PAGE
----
1

Female Urinary Tract Infection- Things You Must Know

 

Your body has a perfect waste management system
designed to filter toxic waste and get it out of it. But, like any
other system, the lack of maintenance or inappropriate use of it
could lead to malfunction, mainly by infections.

Female urinary tract infection is widely common in
women all over the world and at all age. The reason being that the
design of the urinary tract in women lends itself to more bacteria
exposure.

The main components of human urinary system are two kidneys, two uteri, a
urinary bladder, and an urethra. First, two kidneys filter waste
products from the blood stream and convert the filtrate into urine.

Urine is then passed into the urinary bladder. From there, it travels
through the urethra, which
is a tubular small passage through which urine is
excreted from the body.

Females have very short urethra, which is approximately 1.5 inches long.
Urinal infections are common in females due to the short distance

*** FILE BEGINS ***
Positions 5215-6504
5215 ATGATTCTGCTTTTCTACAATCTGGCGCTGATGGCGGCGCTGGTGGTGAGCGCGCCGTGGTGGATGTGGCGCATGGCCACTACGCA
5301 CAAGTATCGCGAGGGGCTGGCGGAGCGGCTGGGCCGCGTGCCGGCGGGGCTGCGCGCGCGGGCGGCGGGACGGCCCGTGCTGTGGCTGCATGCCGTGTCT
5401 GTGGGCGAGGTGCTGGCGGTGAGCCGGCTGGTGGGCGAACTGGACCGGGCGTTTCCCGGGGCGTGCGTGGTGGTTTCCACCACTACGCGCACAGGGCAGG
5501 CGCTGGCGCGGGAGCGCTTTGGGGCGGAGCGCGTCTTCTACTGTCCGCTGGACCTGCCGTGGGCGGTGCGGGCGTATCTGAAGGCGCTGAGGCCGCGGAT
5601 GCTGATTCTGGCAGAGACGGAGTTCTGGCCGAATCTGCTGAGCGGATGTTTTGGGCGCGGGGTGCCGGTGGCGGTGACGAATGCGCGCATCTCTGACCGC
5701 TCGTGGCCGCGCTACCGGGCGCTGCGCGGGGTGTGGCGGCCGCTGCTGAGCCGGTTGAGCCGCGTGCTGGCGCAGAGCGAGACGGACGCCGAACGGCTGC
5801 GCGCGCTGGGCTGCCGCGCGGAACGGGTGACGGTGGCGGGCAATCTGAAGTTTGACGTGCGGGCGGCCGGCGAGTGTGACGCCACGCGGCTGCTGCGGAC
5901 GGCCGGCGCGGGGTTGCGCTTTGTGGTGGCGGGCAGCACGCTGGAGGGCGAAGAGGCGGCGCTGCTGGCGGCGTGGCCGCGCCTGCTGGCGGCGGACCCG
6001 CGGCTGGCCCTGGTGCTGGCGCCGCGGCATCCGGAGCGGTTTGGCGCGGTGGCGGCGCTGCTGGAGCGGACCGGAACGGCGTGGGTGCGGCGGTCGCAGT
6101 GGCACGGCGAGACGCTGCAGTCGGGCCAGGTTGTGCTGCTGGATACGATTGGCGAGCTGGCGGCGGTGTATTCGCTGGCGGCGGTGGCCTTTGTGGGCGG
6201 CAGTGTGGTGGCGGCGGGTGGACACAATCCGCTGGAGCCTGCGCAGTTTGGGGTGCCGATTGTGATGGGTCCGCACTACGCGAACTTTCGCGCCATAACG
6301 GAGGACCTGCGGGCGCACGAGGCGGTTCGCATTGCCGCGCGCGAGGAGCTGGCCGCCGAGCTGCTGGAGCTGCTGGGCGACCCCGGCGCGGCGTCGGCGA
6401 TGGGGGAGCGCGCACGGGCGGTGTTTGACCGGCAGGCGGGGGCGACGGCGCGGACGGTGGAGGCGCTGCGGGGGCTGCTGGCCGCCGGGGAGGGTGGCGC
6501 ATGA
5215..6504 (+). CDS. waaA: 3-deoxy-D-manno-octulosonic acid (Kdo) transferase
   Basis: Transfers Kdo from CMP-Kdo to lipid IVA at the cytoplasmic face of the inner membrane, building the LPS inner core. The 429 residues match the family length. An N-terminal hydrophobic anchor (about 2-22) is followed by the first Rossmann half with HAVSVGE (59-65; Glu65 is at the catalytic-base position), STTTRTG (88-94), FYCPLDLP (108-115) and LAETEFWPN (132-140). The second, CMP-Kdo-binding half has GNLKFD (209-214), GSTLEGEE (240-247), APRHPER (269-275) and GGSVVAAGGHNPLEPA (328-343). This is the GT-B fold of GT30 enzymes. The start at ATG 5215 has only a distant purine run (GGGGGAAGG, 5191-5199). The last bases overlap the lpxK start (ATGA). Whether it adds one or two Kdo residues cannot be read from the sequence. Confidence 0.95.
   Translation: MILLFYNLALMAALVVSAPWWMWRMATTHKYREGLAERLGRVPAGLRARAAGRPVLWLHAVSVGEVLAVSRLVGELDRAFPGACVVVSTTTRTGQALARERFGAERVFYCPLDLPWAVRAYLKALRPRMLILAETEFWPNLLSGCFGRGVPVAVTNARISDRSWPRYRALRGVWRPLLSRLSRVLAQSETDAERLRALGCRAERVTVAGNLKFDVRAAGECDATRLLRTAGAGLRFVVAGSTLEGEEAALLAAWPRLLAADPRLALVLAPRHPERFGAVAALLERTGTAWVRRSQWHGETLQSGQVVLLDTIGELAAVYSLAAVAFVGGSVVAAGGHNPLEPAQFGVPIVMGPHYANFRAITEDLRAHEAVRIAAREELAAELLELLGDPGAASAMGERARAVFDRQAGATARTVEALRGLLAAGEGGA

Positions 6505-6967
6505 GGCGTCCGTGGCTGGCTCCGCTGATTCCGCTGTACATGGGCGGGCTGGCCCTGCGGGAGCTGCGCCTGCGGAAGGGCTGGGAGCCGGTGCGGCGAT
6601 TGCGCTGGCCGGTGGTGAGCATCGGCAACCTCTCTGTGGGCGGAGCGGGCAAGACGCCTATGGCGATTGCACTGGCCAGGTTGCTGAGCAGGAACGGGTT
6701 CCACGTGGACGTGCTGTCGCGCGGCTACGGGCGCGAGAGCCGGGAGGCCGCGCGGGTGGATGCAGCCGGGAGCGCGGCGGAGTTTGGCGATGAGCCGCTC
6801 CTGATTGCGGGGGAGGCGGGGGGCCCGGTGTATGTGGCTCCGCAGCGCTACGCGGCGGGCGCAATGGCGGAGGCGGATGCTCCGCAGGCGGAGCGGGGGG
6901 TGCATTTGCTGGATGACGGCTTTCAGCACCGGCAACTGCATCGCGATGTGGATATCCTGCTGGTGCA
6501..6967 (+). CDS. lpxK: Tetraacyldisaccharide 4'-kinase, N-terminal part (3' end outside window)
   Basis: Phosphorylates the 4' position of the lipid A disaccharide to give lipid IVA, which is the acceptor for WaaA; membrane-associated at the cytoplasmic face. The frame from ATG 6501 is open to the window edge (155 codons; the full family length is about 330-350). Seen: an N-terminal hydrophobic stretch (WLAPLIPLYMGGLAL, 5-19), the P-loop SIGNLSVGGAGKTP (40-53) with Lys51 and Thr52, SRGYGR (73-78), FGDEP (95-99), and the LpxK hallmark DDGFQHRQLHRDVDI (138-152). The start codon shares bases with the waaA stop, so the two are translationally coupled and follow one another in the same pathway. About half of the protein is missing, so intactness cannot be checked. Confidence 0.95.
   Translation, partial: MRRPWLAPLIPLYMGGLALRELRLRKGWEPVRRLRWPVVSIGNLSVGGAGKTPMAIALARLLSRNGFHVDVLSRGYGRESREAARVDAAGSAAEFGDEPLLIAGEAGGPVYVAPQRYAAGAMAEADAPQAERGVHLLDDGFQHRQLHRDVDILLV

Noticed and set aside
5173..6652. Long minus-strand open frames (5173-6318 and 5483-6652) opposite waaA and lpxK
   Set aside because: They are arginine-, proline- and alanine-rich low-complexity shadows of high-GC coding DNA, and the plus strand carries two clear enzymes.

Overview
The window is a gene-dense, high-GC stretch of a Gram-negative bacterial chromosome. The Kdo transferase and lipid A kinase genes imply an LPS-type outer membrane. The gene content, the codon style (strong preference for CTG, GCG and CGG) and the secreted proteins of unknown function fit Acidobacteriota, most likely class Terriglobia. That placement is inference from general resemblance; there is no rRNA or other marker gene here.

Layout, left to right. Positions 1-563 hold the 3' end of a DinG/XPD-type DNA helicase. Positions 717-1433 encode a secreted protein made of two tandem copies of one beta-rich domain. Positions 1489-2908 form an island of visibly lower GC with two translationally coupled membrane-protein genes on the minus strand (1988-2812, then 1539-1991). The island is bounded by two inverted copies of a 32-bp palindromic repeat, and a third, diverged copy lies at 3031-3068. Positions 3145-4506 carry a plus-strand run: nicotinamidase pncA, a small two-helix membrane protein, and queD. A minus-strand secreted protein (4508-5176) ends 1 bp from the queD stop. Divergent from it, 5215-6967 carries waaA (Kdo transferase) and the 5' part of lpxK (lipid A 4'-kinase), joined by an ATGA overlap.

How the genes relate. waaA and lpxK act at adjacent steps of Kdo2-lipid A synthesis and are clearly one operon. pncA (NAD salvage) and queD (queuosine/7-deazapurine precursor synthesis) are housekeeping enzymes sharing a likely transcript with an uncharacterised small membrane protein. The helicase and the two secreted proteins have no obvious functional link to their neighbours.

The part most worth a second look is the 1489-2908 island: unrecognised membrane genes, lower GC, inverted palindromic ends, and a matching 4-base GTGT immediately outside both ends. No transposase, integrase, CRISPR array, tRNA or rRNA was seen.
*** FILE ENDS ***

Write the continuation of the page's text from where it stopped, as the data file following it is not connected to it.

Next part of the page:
between urinal opening, anus and vagina. The presence of bacteria in this era is usually present

Major Urinary Tract Infections

A urinary tract infection is an infection involving the organs that
produce urine and carry it out of the body. These structures include
the kidneys, uterus, bladder and urethra.

Female urinary tract infection can be divided into two types: Upper
urinary tract infection and lower urinary tract infection.

  • Upper urinary tract infection- kidneys infections.
    These involve the ureters and kidneys. This usually occur when bacteria
    from other part of the body, get into the kidney through the bloodstream. Most
    of the time it starts with a bladder infection that spreads to the kidney. Usually, bacteria called E. coli cause the
    infection to begin with. Other bacteria can also cause kidney infections.
  • Lower urinary tract infection- Bladder infection.
    This occur when bacteria normally found in the intestine travel to the
    bladder. They spread from the anus to the urethra into the bladder
    where they grow and cause infections.

Although the urinary system is designed to keep microscopic invaders out,
these defenses sometimes fail. When that happens, bacteria may take
hold and grow into a full-blown infection in the urinary tract.

 

Women are affected much more often than men because women have short
urethra that allow relatively easy passage of bacteria into the
bladder.

Sexual intercourse can cause bacteria to spread upward into the bladder.
Also, the use of contraceptive diaphragms and spermicides may change
the normal bacterial environment around the urethra and make